Benjamin Black, pseudonym for Irish writer John Banville, has written number five in a series of crime noir novels featuring Detective Inspector Hackett and Dr. Quirke, a pathologist at the Hospital of the Holy Family in Dublin. Dr. Quirke is not without his own problems. He struggles with alcohol abuse and a shattered relationship with his daughter, Phoebe. She has only recently found out that he is her biological father and not her uncle as she had been led to believe for so many years.
This story takes place in Dublin in the 1950s and begins with a suicide, not murder. The Delahaye and Clancy families have been in business together for nearly 50 years; one is Catholic, the other Protestant, and that’s not the only difference. The Clancys have always taken a back seat to the Delahayes, and resentment runs deep through the Clancy family. When Victor Delahaye takes his boat out for the day, he insists that Jack Clancy’s son go with him. Davy Clancy can only look on in horror as Victor pulls a gun and shoots himself. Inspector Hackett asks Quirke to go with him to tell the family. Quirke’s curiosity gets the better of him, and soon he is entangled in the lives of these two families and their idiosyncrasies. But murder is lurking in the background, and soon another family member is dead. There is a plethora of characters/suspects in both families, and Quirke must follow them to the conclusion.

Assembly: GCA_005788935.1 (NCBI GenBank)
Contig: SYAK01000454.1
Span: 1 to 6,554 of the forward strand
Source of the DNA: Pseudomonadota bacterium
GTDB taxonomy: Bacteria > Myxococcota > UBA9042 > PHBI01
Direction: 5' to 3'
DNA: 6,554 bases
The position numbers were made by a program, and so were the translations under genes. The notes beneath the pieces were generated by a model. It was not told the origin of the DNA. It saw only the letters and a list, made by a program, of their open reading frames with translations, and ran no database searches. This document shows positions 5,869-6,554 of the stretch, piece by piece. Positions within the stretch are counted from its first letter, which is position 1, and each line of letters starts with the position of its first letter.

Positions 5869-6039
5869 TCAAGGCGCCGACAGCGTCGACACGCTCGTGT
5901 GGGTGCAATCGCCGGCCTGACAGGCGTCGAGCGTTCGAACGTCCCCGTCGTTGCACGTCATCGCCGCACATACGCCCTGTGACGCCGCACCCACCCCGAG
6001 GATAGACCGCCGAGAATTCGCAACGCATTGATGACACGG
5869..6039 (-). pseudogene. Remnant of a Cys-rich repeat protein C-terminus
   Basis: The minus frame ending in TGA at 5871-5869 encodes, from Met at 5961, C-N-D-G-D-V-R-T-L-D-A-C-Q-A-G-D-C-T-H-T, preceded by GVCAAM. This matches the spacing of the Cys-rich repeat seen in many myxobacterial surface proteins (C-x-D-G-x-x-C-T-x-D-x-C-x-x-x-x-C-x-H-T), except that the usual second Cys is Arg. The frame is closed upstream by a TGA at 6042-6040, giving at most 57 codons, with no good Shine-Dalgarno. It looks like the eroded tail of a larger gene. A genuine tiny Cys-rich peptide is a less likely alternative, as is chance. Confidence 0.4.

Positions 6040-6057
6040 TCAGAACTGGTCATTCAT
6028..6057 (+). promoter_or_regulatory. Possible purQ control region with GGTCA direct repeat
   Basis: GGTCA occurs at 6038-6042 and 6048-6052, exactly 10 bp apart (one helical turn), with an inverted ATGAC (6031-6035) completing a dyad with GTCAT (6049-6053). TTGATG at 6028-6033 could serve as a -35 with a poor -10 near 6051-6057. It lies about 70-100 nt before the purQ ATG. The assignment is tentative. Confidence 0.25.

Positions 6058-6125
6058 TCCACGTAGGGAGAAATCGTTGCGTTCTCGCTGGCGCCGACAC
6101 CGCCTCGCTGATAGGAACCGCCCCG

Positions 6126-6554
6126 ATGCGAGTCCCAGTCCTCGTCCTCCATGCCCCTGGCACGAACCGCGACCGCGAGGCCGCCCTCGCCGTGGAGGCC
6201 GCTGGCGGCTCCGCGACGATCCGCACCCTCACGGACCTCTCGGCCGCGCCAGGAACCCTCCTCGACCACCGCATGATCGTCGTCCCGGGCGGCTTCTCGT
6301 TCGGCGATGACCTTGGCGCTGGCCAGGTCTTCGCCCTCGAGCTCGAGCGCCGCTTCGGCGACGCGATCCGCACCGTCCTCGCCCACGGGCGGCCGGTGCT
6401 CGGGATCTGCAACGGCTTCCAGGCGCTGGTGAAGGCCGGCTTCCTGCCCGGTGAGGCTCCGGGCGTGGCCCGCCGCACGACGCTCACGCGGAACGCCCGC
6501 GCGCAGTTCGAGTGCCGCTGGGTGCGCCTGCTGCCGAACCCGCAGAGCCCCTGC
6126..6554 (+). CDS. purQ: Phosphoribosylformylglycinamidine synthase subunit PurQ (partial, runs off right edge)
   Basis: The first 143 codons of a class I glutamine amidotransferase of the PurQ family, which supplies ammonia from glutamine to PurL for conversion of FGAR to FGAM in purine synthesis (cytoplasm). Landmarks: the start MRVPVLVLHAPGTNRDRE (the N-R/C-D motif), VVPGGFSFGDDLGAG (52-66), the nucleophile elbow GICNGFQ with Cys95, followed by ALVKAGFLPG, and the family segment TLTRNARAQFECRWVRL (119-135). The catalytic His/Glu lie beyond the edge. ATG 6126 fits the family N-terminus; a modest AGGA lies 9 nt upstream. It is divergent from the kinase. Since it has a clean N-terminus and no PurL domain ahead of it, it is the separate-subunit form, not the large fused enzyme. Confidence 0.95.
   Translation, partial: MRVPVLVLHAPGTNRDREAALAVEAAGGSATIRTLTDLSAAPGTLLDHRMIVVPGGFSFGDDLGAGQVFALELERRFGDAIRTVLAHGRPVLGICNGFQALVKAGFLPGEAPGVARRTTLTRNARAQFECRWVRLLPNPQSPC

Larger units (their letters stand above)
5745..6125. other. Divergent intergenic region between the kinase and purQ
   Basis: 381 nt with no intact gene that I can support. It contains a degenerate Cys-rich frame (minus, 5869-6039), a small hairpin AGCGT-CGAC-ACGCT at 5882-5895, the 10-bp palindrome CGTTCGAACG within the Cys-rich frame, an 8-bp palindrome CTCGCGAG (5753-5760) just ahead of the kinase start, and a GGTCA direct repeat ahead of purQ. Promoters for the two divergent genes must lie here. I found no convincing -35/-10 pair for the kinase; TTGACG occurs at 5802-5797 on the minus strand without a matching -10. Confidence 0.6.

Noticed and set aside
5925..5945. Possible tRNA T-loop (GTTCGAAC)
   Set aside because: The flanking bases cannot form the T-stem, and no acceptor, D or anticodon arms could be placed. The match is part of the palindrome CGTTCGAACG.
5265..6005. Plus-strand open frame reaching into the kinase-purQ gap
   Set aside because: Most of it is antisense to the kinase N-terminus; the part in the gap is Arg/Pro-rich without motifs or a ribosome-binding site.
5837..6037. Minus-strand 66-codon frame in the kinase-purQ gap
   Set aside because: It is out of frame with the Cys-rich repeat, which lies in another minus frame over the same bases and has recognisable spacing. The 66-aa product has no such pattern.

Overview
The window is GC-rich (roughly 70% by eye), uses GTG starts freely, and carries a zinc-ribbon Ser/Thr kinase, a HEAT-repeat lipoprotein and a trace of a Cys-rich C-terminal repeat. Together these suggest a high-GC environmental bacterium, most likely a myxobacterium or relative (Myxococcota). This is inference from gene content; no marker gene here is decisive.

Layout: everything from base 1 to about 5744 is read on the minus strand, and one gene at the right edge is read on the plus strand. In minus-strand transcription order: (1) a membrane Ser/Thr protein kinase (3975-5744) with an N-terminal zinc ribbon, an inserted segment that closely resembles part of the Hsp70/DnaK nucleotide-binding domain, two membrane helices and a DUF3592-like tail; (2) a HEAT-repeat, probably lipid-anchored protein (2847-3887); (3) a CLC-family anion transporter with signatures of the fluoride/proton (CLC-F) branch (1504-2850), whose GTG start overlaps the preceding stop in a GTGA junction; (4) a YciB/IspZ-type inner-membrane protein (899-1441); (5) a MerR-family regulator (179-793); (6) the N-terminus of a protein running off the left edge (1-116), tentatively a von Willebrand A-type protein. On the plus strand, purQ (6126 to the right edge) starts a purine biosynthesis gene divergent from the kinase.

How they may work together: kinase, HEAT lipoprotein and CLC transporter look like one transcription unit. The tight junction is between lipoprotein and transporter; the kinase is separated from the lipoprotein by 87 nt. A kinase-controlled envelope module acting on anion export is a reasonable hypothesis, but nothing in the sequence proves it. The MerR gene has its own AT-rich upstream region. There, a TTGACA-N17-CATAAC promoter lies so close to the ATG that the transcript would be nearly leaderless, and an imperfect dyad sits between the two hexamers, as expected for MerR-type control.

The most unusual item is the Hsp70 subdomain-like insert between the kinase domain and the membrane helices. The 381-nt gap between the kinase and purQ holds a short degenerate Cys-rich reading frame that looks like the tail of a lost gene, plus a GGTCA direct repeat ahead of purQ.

This book was well written, because it’s John Banville, after all, but I thought it was a bit boring. I have read the earlier books and would recommend the reader start there. Dr. Quirke’s character seemed much fresher and held more promise in the beginning.